Money manager and stock picker Ron Baron, an investment firm he founded and two traders agreed to pay a total of $2.7 million to settle allegations they manipulated an energy company's stock in 1999, federal securities regulators said Tuesday.
The Securities and Exchange Commission alleged the New York fund manager, Baron Capital Group Inc., and two Baron traders -- David Schneider and Susan Blenke -- participated in efforts to influence the stock price of natural gas distributor Southern Union Co. in October 1999.
Without admitting wrongdoing, each of the defendants and the firm, a small- and mid-cap focused asset manager that runs four stock mutual funds, agreed to settle the allegations that they carried out a practice called "marking the close," or executing trades at the end of the day to influence a stock's closing price.
According to findings in an SEC administrative order, Baron instructed the two traders to execute trades of Southern stock at the end of each day during a 10-day pricing period in an effort to lift the average closing price, which later would be used in determining the terms of Southern's agreement to acquire utility Pennsylvania Enterprise Inc. in a cash and stock deal valued at $500 million.
Baron Capital said that it decided not to contest the SEC "after extensive discussions" with the SEC staff. "The firm believes that settling and concluding this matter is in the best interests of the firm and its clients," it said.
Attorneys for Baron and Schneider could not be reached for comment. Blenke's attorney did not have a comment.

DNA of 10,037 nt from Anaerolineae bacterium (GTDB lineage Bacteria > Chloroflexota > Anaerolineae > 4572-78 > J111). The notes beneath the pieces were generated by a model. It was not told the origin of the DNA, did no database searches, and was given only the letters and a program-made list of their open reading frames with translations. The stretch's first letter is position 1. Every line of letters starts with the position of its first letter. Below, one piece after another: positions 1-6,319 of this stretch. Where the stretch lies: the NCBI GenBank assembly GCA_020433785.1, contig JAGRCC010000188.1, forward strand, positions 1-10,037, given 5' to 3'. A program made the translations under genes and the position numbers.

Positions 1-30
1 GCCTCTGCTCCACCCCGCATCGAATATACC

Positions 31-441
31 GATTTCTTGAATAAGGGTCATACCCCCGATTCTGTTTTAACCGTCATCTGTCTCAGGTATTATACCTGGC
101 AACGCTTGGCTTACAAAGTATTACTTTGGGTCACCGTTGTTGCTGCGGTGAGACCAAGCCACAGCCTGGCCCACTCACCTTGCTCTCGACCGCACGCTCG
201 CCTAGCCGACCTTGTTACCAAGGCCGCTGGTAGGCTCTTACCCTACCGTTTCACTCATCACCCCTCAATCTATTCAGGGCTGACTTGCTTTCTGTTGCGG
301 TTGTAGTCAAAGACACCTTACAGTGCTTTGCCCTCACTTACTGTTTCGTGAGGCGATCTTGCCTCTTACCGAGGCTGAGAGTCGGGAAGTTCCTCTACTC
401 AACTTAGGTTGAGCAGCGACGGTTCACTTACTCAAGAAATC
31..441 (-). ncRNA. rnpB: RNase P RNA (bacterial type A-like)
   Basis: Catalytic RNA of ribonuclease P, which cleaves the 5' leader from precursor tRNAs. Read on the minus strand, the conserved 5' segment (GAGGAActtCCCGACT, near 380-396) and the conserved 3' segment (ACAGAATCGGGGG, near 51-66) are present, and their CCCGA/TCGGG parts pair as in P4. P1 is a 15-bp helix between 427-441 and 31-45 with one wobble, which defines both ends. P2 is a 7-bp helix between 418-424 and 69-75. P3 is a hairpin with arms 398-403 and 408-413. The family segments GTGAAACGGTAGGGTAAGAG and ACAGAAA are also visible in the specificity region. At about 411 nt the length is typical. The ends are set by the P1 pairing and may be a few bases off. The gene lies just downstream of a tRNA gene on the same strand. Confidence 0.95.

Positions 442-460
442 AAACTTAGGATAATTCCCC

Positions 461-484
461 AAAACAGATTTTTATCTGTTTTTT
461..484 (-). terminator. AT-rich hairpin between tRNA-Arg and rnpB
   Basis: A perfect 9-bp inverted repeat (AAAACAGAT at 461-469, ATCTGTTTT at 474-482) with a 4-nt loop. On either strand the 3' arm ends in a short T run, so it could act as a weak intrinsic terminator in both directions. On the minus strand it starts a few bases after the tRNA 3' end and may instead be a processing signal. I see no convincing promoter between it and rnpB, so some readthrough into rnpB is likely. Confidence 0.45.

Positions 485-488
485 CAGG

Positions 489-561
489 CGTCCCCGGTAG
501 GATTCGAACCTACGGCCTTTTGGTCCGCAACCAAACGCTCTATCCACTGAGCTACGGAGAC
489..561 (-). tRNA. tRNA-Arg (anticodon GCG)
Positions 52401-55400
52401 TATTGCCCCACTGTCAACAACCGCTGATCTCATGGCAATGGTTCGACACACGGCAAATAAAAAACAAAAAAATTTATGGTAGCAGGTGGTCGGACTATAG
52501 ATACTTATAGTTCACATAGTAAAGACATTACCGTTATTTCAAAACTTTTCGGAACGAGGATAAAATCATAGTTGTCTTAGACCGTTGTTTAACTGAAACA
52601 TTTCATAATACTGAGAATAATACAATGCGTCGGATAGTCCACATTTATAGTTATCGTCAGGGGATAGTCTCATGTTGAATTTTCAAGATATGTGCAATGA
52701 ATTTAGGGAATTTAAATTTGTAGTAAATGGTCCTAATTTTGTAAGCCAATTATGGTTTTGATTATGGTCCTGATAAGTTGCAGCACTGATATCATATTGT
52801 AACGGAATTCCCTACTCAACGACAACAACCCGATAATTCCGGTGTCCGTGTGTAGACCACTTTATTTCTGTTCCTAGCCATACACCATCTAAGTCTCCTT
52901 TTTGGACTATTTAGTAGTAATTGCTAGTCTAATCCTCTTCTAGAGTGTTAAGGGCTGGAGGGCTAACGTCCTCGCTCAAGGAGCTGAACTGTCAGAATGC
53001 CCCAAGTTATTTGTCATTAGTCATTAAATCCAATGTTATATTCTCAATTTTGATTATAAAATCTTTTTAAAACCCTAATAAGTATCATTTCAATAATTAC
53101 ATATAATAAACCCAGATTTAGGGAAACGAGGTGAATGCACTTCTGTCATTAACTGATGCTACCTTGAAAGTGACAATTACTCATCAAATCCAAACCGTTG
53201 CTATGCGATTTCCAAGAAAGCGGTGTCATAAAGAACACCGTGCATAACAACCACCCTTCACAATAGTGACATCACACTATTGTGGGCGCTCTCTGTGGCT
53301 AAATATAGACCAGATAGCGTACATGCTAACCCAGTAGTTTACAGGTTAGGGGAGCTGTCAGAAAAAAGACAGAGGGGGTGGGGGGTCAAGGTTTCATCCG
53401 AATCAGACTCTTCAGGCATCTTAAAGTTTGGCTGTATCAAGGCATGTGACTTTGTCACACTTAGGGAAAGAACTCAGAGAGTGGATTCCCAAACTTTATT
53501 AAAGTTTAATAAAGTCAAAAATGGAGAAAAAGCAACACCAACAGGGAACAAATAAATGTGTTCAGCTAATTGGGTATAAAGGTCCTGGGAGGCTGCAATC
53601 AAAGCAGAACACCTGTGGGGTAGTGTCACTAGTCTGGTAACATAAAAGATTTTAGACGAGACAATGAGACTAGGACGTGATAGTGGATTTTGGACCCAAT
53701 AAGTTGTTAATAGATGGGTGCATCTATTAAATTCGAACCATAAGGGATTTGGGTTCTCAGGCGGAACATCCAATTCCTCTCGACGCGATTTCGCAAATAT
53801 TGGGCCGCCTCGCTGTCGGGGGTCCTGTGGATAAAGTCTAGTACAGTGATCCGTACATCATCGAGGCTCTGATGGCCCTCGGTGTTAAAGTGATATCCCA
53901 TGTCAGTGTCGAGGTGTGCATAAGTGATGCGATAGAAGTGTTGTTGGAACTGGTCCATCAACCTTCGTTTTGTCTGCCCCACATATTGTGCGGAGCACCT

The SEC alleged that Baron Capital had client accounts whose holdings were more than 10% of Southern's stock and was mindful of the 10-day average closing price in October 1999 because a higher average meant Southern shareholders had to pay less cash.
"The higher that average, the more favorable the pricing terms would be to SUG [Southern] and its existing shareholders," said Wayne Carlin, head of the SEC's New York office.
Baron allegedly told the two traders to buy Southern's stock, which was then trading at less than $20 a share, "at the end of the day" and "up in the twenties" at about $20.25 to $20.50 a share.
The average closing price of Southern's stock for the relevant pricing period was about $20.13 a share, compared with an average of $18.55 a share in the 10 days before the merger pricing period, according to the SEC findings.
An average price of less than $17.30 a share would have allowed Pennsylvania Enterprise to terminate the merger, the SEC said in the enforcement document. "Had this increase not occurred, SUG would have been required to pay millions of dollars more in cash to acquire PNT [Pennsylvania Enterprise]," Carlin said.
Baron Capital, according to the SEC administrative order, bought 529,750 Southern shares at an average price of $20.07 each during the critical pricing period.
As part of the cease-and-desist settlement, Baron Capital agreed to pay $2 million in civil penalties, and Ron Baron agreed to pay $500,000.
The SEC, which does not need to file civil lawsuits against broker-dealers to obtain civil penalties, said Schneider agreed to pay $125,000 and the SEC imposed a civil penalty of $75,000 against Blenke.